Friday fun for Stanstead teens
When Brittany Butler was a young teenager growing up in Stanstead, just a few years ago, there weren’t a lot of options when it came to finding something around town to do. “I remember that we used to have a sports night on Thursday night.
That was the only thing to do but we were happy to have that,” said Brittany in an interview with the Stanstead Journal.
“But it’s not every kid that likes to play sports, so it’s important to have other activities for teenagers to do,” added Brittany who has returned again this year to run a youth center on Friday nights for Stanstead’s youth. When asked if her experience as a teenager in Stanstead motivated her to take the position at the youth center, she said: “Definitely!”
When Brittany was first asked by the town’s Recreation coordinator, Marise Trepanier, if she was interested in working as the animator at the youth center, she was enrolled in Champlain College’s Special Care Counseling Program, a program that teaches its students how to plan beneficial activities for different client groups, teenagers being one of them. “I was taking Special Care courses when Marise asked me about the job, so I also saw it as a way to get more knowledge about that clientele,” added Ms. Butler.
“The first year it started, I had the same three kids all year. Then by the next year, those three kids turned into five, and more recently I’ve had about ten kids coming. Most of my youth are fourteen and fifteen, mostly guys and a few girls. They all go to Galt, and sometimes they bring their friends who live in other towns with them,” said the animator.
“Right now all the kids speak English, but French kids can come to the youth center, too. A neighbor of mine asked if French kids could go and I said, sure, bring them. It’s a great way for the kids to learn the other language,” said Brittany who is bilingual herself and knows the benefits of speaking both official languages. After deciding that the Special Care Counseling Program wasn’t for her, she opted for a different program which is only offered in French in this region. “I’m waiting to be accepted into the Assistant Pharmacist Program at 24 juin,” she admitted.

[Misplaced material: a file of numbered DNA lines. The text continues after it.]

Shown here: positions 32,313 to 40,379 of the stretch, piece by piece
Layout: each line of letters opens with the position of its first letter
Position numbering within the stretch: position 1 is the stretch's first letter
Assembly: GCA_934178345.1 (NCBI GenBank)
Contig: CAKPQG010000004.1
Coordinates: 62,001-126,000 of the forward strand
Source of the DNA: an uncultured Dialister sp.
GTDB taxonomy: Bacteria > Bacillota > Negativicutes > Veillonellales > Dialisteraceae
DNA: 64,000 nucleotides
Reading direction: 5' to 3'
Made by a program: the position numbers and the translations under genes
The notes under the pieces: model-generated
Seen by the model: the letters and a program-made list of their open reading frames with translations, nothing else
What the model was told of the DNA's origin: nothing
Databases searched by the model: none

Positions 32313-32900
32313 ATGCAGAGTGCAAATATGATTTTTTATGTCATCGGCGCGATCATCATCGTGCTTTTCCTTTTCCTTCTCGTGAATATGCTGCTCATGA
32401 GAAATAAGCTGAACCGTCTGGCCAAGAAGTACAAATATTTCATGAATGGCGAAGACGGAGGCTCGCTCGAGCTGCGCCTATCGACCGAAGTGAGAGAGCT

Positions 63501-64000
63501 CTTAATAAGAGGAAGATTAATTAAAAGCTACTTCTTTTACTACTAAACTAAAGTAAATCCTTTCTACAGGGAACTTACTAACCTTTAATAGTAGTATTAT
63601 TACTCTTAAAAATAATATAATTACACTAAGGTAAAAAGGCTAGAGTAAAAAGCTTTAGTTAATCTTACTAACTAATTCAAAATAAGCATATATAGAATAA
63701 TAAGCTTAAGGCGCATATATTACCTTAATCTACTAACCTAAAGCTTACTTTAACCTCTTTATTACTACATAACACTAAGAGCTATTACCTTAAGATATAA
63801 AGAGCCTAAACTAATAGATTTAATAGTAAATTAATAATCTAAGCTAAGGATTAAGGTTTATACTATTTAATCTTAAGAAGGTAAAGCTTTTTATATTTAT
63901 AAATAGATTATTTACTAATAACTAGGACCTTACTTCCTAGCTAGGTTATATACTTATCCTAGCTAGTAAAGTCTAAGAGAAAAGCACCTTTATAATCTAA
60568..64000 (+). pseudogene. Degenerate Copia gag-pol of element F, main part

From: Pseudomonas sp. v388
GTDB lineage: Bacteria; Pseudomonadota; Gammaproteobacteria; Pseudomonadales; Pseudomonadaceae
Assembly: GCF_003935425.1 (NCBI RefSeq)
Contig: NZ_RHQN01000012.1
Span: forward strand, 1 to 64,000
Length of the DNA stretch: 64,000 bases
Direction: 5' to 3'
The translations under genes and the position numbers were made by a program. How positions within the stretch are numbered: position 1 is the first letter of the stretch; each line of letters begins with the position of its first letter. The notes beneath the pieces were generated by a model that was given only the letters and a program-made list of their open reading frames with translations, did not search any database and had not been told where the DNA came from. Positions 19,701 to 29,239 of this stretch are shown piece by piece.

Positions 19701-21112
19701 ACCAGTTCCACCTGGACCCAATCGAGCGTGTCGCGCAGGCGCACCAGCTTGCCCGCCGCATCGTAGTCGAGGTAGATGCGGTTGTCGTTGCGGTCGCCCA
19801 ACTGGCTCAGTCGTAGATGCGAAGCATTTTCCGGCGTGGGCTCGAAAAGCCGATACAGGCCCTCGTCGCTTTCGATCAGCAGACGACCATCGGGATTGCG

Now that she’s got a little experience working with that interesting age group, one that she was until very recently a member of, Brittany has adjusted the youth center’s activities accordingly. “Usually, when I used to plan activities for the teens, they wouldn’t want to do them. So now we do whatever the kids want,” explained Brittany about her new strategy. “We could rent a movie, go sliding at the Stone Circle in the winter, or play Wii games. We might go over to Banting Park, have a water balloon fight. We only have two hours together so we can’t go far; we’re thankful Banting Park and the Stone Circle are nearby.”
“The kids decide what they are in the mood to do and I won’t force them to do anything. It’s their youth centre, there for them. I just try to keep everyone happy.”
“I really like getting the chance to interact with teens from my community, even if it can get a little crazy, some- times. And it’s important that they have a place they can go to and just have fun. I’m not going to lie, when there are ten kids here, it’s a lot to handle. But there’s room for more, French or English.”
The Stanstead youth center is open every Friday night, from 6:30 pm to 8:30 pm (except on major holidays), in the Stanstead Culture and Recreation Centre at 10 Phelps Street. There is no admission charge and all teenagers, aged from twelve to seventeen, are welcome to stop in any Friday night.
Teen animator Brittany Butler, at left, with a few of her ‘charges’ at the Stanstead Youth Centre last Friday evening.